Welcome to my design blog, where you'll see posts about anything from my current interiors obsession, the latest fabric and wallpaper collections and 'how to' guides for all things interiors related. I love colour and mixing pattern, but also covet an uncluttered interiors look. I especially love the moment when you see something so beautiful that it makes you take a sharp intake of breath. Happy reading, and if you have any questions, would like to chat about anything interiors related, or share your interiors obsession, please use the contact form to get in touch.

Thank you,


My thoughts on the colour Living Coral in Cardiff Life Magazine

31 May 2019

A photo which accompanies the Cardiff Life article about Living Coral
Hear what I and my fellow designers have got to say about Pantone's colour of the year, Living Coral, and how to use it, in this month's Cardiff Life magazine. The article is on pages 84-86, and you can read it here. Do you think you could use it in your home?


Sustainability in furniture design

7 May 2019

A photo of the new Componibili Bio.
Sustainability is something that is becoming more and more important in interior design - not just where we buy items from and how far they've travelled to get to us, but also the materials that they are made from. Kartell, one of Italy's best known design brands, have just released the world's first piece of furniture made from a bioplastic called Bio-On. It's a fully sustainable version of one of their best selling items - the Componibili modular unit, and it comes in four delicious pastel shades. They may be 100% sustainable, but they are also super cute and bang on trend with this seasons colours. You can buy them here


The latest trend in shutters

24 Feb 2019

A photo of California Shutters new range in ash wood.

Forget painted shutters - the new style direction for window shutters is bare wood. These full height shutters made from sustainably sourced ash are the newest product from California Shutters, and are set to be big this year.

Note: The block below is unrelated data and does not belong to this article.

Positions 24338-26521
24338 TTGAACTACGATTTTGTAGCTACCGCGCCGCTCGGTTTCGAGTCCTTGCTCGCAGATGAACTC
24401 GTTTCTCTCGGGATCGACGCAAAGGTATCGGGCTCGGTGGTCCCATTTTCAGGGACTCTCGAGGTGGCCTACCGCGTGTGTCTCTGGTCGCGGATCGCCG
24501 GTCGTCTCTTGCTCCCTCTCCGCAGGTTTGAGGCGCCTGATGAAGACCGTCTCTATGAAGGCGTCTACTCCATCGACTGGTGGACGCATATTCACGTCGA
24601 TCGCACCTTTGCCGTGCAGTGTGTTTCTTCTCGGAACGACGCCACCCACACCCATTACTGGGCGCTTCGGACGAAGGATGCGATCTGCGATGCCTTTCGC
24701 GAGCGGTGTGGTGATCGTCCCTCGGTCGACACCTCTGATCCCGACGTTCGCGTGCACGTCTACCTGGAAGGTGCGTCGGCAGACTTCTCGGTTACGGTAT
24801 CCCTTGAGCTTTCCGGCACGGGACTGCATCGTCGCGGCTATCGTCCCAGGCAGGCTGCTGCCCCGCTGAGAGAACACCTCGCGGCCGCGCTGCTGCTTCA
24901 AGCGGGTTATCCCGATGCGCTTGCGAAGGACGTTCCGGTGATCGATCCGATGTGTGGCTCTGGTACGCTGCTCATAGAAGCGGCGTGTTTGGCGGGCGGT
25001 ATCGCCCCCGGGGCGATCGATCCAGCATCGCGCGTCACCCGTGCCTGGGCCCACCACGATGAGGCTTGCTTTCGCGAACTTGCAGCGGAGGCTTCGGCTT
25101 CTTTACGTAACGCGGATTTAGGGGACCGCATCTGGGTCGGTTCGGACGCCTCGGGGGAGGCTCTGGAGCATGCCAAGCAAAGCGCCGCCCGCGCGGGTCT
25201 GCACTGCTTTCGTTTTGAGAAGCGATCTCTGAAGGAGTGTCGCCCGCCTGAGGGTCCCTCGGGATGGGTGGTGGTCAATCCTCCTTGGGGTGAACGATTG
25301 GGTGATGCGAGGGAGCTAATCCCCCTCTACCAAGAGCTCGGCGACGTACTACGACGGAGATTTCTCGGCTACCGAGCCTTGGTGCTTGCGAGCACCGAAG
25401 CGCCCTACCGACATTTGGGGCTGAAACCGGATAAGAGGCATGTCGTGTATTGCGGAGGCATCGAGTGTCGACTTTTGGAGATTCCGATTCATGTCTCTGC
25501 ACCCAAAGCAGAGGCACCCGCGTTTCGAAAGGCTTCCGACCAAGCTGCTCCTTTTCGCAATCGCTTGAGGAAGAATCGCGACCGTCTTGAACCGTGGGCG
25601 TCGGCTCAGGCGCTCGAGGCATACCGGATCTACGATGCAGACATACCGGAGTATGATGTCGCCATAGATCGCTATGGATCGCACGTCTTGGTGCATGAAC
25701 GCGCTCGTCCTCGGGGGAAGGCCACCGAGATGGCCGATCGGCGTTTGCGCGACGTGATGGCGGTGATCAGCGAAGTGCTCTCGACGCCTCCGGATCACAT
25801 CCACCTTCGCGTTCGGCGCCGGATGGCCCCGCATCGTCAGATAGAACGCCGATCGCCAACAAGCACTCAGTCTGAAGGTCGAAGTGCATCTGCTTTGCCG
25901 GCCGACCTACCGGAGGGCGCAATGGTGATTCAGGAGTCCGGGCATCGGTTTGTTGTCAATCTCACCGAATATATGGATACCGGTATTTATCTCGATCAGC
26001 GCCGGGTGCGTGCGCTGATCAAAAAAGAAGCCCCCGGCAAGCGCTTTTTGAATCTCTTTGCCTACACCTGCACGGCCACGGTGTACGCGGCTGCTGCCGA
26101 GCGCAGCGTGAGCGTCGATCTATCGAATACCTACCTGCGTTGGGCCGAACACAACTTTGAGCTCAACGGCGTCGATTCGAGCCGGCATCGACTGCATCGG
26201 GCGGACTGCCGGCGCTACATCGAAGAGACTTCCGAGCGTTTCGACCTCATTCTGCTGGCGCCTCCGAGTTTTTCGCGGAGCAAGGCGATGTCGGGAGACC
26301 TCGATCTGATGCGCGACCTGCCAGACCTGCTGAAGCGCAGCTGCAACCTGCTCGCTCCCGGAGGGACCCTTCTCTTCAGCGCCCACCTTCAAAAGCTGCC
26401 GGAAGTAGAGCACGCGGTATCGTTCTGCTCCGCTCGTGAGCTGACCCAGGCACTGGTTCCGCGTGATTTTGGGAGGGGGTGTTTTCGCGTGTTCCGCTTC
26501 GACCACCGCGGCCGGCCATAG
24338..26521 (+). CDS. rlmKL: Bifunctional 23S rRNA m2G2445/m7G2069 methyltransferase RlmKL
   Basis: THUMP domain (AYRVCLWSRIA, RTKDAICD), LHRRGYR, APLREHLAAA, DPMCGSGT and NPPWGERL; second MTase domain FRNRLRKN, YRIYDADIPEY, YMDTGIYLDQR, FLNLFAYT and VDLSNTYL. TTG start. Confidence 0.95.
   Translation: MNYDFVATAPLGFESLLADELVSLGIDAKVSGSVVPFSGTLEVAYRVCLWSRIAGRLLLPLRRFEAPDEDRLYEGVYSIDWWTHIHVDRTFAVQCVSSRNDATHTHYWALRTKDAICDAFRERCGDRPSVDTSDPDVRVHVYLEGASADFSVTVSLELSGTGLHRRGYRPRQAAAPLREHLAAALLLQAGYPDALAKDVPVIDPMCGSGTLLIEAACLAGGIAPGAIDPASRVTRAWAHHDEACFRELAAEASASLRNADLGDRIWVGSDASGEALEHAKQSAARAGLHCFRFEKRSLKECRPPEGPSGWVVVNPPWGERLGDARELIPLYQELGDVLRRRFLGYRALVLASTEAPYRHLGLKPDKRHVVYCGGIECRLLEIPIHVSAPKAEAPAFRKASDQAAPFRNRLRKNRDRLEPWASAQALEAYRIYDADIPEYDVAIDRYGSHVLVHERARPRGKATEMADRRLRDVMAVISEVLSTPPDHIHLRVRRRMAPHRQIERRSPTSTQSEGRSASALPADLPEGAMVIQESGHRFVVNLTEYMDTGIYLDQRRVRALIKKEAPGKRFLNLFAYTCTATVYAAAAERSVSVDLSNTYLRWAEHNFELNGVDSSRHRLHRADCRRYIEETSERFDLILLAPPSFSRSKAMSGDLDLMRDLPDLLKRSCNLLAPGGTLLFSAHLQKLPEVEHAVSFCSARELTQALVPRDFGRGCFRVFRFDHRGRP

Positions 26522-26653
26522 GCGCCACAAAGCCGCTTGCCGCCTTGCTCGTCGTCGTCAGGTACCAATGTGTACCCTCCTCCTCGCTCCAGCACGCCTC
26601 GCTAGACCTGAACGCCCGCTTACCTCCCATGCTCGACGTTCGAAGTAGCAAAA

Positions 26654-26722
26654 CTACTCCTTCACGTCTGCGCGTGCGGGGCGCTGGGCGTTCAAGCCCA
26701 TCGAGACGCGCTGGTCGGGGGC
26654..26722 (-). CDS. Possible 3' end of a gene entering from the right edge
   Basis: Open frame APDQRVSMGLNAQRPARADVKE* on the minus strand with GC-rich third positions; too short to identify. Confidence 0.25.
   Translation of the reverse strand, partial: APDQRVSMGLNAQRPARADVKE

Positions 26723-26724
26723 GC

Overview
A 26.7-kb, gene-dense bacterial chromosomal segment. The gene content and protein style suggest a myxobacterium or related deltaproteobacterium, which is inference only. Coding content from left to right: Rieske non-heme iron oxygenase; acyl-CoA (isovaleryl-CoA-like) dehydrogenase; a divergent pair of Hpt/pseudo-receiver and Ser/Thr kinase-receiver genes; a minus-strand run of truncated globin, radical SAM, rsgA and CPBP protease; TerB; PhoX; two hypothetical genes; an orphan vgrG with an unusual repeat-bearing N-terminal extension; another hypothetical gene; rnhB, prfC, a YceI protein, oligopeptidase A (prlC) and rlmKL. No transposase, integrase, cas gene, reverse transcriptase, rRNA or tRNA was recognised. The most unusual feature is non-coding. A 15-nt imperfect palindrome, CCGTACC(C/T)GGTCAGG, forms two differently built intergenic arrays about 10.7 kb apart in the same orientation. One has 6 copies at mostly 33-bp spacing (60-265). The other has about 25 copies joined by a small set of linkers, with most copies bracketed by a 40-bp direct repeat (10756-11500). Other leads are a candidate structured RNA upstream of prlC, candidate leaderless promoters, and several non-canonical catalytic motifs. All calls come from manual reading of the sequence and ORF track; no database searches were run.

My new favourite tile!

7 Feb 2019

A picture of the Lampas Marint pattern tile from Topps Tiles

I was searching for some tiles for a client's splashback recently and came across these beauties from Topps Tiles. There's long been a trend for patterned tiles, with lots of geometric shapes and bold colours going on, but I've begun to see more and more tiles with a pattern in the surface of the tile itself. These ones are a lovely example, and the deep blue colour is just stunning. To get a closer look at them, follow the link below.

Lampas Pattern Marine tile

Pantone announce their colour of the year 2019

11 Dec 2018

a shot of a coral reef with the description Color of the Year 2019

Leading colour experts Pantone have annouced the shade which they think will be the colour of the year for next year - Coral pink. It might look very bright and scary, but it's actually quite easy to use. I wouldn't suggest painting a whole room in it, as that might be a bit overwhelming, but I would use it in small doses, such as on cushions or in artwork, to liven up a shceme. Pantone say that the colour is meant to 'embrace us with warmth and nourishment and provide comfort and bouyancy in our continually shifting envirnoment', which basically means it's a happy, uplifting colour, and might just cheer us all up!

My work featured on Homify

8 Oct 2018

a view of the dressed bed, pink walls and blackout lined curtainsMy work has been featured in an article on Homify - one of the leading online ideas platforms for all things interiors. My project is in an article on how to avoid common mistakes when designing a bedroom. The article mentions how important it is to block out light for a good nights sleep - something I addressed by adding blackout lining to the curtains and adding an extra layer of window dressing with the wooden Venetian blinds. To see the article, please use the link below.

Homfy article - Are you guilty of these 8 bedroom design mistakes?

Work in Progress - The colour pop open plan kitchen/diner

This project is still ongoing, but I wanted to show you how it’s coming along so that you can see the changes we’ve made already and learn a little about my design process along the way.

A photo of the sage green wall and Roman blind from this project.

The clients contacted me at the end of December when they were nearing the end of their building work. They had knocked down some walls and taken out part of the ceiling at the back of their house to make a light open plan kitchen/dining/living space. The bi-fold doors and glass roof lights were on order, and the kitchen was partly installed. Here are a few pics of what it looked like when I first when to see the space: